The Canadian Public Health Association has just released a discussion paper on the Ecological Determinants of Health. Find it here.

Wellness WheelThis document relates to the current work of the Shared Measurement constellation of the Child & Youth Health Network. Partners in the Shared Measurement constellation are currently defining each of the 8 domains identified as core to our Common Agenda.

We have wondered about about whether we should include any ecological measures in the ‘environment’ domain.

Though ecological systems are not our target (social systems are) if we really want to ensure that children & youth thrive in the long term, we cannot pretend that ‘ecological determinants of health’ are not going to be increasingly relevant to young people’s well-being.

Not only their future well-being, as ecological impacts became more pervasive, but their current well-being: if young people see adults committing to improving the health of our ecological systems, they may experience less nihilism about the state of the world they are inheriting.

Including an ecological measure in the Child & Youth Health Network would also be a way to engage all of the people in our community, including those who are passionate about the environment.

But at the same time, if it is not a system we are targeting, is appropriate for us to try to measure it?

Though this document doesn’t provide example indicators, it advocates for their development (the following excerpt is from p. 26):

The Public Health Agency of Canada, the Canadian Institutes for Health Information, and Statistics Canada should develop and test a set of indicators of the ecological determinants of health to be used to monitor and report on these issues across all four orders of government (i.e., federal, provincial, municipal and First Nations) and to guide more comprehensive impact assessments of the ecological, social, health and economic impacts of major public policies and private sector developments.

Specifically, to:

  • Identify health indicators for conditions plausibly related to ecological change for use within impact assessments and as early-warning or sentinel conditions to be monitored;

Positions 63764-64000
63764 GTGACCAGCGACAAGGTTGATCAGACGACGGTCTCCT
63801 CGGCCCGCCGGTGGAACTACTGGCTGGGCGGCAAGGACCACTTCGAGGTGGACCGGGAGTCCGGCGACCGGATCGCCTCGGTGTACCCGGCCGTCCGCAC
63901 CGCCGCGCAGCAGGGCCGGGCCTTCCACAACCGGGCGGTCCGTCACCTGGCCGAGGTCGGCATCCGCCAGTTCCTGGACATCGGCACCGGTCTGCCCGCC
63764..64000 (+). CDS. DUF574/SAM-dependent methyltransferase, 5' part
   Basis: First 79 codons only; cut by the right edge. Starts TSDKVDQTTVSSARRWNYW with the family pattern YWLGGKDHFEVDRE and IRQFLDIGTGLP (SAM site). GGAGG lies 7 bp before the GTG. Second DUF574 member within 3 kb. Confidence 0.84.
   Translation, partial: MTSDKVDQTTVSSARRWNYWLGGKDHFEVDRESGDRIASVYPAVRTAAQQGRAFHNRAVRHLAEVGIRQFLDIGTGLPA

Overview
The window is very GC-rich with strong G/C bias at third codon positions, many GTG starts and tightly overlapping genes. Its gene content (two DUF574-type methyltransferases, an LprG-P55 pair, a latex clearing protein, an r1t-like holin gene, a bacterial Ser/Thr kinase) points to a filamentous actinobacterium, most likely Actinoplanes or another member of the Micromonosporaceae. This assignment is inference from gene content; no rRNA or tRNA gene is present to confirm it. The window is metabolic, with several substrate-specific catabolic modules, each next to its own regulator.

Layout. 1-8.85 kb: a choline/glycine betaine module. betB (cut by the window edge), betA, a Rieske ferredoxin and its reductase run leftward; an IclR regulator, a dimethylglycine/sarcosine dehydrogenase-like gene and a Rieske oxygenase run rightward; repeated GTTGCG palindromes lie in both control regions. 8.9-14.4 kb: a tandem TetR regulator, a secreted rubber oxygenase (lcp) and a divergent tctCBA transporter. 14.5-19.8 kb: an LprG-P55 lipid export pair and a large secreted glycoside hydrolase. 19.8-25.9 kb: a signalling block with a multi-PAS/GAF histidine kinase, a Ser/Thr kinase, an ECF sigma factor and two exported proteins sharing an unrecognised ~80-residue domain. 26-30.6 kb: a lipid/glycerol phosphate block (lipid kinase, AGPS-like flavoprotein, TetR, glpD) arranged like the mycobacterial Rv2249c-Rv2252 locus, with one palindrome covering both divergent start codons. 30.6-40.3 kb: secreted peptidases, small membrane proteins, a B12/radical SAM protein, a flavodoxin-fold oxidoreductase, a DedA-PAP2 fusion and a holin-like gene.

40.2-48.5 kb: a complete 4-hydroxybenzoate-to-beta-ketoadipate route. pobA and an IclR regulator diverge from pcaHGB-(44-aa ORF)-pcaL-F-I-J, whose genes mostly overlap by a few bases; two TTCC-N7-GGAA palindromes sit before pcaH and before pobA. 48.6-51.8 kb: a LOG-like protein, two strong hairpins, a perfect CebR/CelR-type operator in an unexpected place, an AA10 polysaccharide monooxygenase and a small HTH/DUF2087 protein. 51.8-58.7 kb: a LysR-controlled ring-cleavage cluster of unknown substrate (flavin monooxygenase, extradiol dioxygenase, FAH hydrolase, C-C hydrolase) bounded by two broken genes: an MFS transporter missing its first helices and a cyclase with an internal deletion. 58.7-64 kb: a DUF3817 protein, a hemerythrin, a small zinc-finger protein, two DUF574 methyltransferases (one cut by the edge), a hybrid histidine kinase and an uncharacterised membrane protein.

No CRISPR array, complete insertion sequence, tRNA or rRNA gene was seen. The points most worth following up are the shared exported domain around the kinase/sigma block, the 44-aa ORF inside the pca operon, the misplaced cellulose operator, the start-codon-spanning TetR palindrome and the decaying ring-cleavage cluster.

• Revise the core set of indicators of health used in Canada to include indicators to measure key ecological determinants of health, the socio-ecological system and sentinel health conditions associated with ecological change;
  • Ensure that public health reports at all levels include indicators of ecological determinants of health in routine reports, and report specifically on them on a regular basis, reflecting local, regional, provincial, national, indigenous and global contexts; and
  • Assure that as much effort and profile are applied to the collection and publication of data on the state of the environment as on the state of the economy.
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One thought on “Ecological Determinants of Health

  1. I see there being considerable value in incorporating ecological determinants for two main reasons
    1. the physical environment we has a direct impact on our world view and underpin many of the socio-economic determinants that are already being addressed. Already there are clear examples of ecological factors that have potential health, social, cultural and economic implications, from the proximity of schools to high volume traffic corridors and children’s consequent exposure to toxic chemicals, and concerns about the nature deficit that many children in urban environments already contend with.
    2. Working with ecological aspects of our environment helps to ground people in their physcial communities and can result in a far more concrete appreciation of interconnected issues and can be supported by creative analysis of spatial data. This is not to suggest that any of these complex issues can be understood through a computer mapping exercise; when done crudely using a limited number of coarse parameters this kind of work can like do considerable harm in stigmatizing communities. When done effectively and sensitively however, spatial analysis is capable of describing challenges, opportunities and relationships in a manner that can help to make patterns apparent in a way that other approaches might not achieve.

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